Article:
What do people wear?
Gendered wedding parties typically have coordinating suits or dresses, but the dress code can be a bit more free for gender-neutral wedding parties. Tibbets says that in general, she’s seen more couples just let their parties chose their own clothes — so long as the garments fit the color scheme. Or everyone will match, and they’ll have slightly different ties or boutonnieres. When it comes to mixed-gender parties, Tibbets has seen instances of groomsmaids simply matching bridesmaids and the like. Going a step further, Palladino says that couples with gender-neutral wedding parties often give guidance along the lines of, "Wear the style of attire most suited for [your] comfort level and appropriate alignment with [your] gender identity and gender expression, so long as the dress code is honored."
Khan explains that one of the women on his side might be wearing tuxes to match the men. Likewise, both Worsham’s best man and one of her best friends who is a lesbian will both be wearing a shirt and pants. "I’m letting them wear what they’re comfortable in," Worsham says. Houston says, "The individual members can pick what they’d like to wear. We’ll also give them the option to pick a bouquet, boutonniere, or corsage."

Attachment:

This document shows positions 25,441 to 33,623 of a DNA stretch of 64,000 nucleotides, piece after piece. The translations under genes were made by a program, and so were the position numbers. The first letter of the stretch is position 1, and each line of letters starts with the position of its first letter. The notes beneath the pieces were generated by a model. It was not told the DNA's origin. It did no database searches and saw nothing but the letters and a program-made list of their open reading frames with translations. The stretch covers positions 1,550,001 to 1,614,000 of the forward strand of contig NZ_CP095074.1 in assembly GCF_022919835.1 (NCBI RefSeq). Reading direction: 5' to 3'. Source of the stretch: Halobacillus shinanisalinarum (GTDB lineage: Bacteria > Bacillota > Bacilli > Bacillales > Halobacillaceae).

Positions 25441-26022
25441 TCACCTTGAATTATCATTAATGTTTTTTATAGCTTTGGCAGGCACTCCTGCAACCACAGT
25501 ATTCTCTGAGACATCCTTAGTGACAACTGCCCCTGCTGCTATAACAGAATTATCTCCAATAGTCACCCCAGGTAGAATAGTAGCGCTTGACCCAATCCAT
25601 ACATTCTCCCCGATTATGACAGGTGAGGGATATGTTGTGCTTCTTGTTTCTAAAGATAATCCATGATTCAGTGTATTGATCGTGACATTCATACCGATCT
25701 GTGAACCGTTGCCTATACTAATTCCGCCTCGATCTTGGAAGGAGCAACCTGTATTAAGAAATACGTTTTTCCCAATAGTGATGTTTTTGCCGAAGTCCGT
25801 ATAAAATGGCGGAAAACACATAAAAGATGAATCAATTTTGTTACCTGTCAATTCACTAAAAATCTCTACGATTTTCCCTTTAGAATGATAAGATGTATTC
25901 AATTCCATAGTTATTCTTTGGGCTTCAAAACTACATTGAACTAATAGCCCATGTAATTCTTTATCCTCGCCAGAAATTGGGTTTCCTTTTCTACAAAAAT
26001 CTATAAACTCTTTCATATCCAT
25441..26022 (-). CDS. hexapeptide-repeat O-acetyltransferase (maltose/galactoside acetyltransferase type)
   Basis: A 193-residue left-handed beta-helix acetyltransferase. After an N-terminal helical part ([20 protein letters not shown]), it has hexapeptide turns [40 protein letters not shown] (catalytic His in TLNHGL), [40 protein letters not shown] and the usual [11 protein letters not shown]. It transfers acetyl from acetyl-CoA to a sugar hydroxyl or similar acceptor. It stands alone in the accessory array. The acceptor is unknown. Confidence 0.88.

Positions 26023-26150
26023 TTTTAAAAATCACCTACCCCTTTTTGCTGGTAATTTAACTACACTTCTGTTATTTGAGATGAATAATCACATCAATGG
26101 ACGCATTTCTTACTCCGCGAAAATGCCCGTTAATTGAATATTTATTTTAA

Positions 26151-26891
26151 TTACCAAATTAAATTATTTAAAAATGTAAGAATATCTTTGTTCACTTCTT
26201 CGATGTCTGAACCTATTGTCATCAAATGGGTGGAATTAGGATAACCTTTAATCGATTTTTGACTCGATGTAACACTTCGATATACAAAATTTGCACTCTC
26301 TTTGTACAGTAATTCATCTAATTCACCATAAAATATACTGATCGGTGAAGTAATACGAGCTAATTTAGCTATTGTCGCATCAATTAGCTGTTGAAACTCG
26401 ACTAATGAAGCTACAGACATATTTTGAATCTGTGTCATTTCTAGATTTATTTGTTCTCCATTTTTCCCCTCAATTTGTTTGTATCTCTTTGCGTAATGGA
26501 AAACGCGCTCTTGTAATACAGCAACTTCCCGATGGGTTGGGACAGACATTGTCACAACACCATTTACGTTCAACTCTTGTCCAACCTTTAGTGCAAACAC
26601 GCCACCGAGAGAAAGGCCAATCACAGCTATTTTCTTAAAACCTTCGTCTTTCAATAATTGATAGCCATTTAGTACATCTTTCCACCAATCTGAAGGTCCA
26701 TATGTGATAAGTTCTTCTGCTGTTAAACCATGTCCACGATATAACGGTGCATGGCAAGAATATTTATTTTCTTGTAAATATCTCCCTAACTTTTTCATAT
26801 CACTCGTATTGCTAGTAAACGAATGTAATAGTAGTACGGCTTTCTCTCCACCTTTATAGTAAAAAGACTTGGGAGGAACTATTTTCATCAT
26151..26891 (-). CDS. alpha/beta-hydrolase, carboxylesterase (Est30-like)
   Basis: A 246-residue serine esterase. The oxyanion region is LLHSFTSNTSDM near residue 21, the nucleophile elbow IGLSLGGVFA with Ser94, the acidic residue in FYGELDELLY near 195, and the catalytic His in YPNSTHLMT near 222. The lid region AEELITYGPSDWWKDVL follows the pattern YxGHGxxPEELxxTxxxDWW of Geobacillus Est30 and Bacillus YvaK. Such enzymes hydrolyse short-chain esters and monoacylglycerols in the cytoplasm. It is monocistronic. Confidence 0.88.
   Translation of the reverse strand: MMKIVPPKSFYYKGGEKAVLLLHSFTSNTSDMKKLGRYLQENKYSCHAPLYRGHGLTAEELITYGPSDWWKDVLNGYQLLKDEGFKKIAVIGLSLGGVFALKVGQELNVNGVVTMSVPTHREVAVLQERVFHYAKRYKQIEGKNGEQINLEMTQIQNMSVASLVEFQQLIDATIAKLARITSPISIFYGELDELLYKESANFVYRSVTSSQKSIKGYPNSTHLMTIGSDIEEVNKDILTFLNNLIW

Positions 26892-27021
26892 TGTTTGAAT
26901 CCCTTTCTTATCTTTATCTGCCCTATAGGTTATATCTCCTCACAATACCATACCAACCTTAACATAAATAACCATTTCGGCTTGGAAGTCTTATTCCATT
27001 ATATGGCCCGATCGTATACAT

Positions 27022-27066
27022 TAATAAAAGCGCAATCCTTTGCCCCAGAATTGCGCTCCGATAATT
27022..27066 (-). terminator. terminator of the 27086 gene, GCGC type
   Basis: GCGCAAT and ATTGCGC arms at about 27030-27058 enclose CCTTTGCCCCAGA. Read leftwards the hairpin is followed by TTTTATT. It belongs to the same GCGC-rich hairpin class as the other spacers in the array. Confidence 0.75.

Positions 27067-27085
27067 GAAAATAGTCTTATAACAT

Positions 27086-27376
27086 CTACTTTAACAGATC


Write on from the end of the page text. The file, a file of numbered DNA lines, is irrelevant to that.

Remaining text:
In some cases, wedding attendants match outfits based on their gender identity and expression — instead of whose wedding party they’re in. Anna Winton, who got married in 2018, explains that her spouse Cil had two women and four men in their wedding party. Anna just had women in her wedding party. "Of course, all of our attendants had the option to wear either a dress or a suit," Winton explains. "Everyone choose the traditional route and all five of my ladies — plus the two on Cil’s side — wore bridesmaids dresses in the same gray, same brand and floor length, but chose their own style. The boys wore cobalt blue suits to match Cil. They looked amazing!"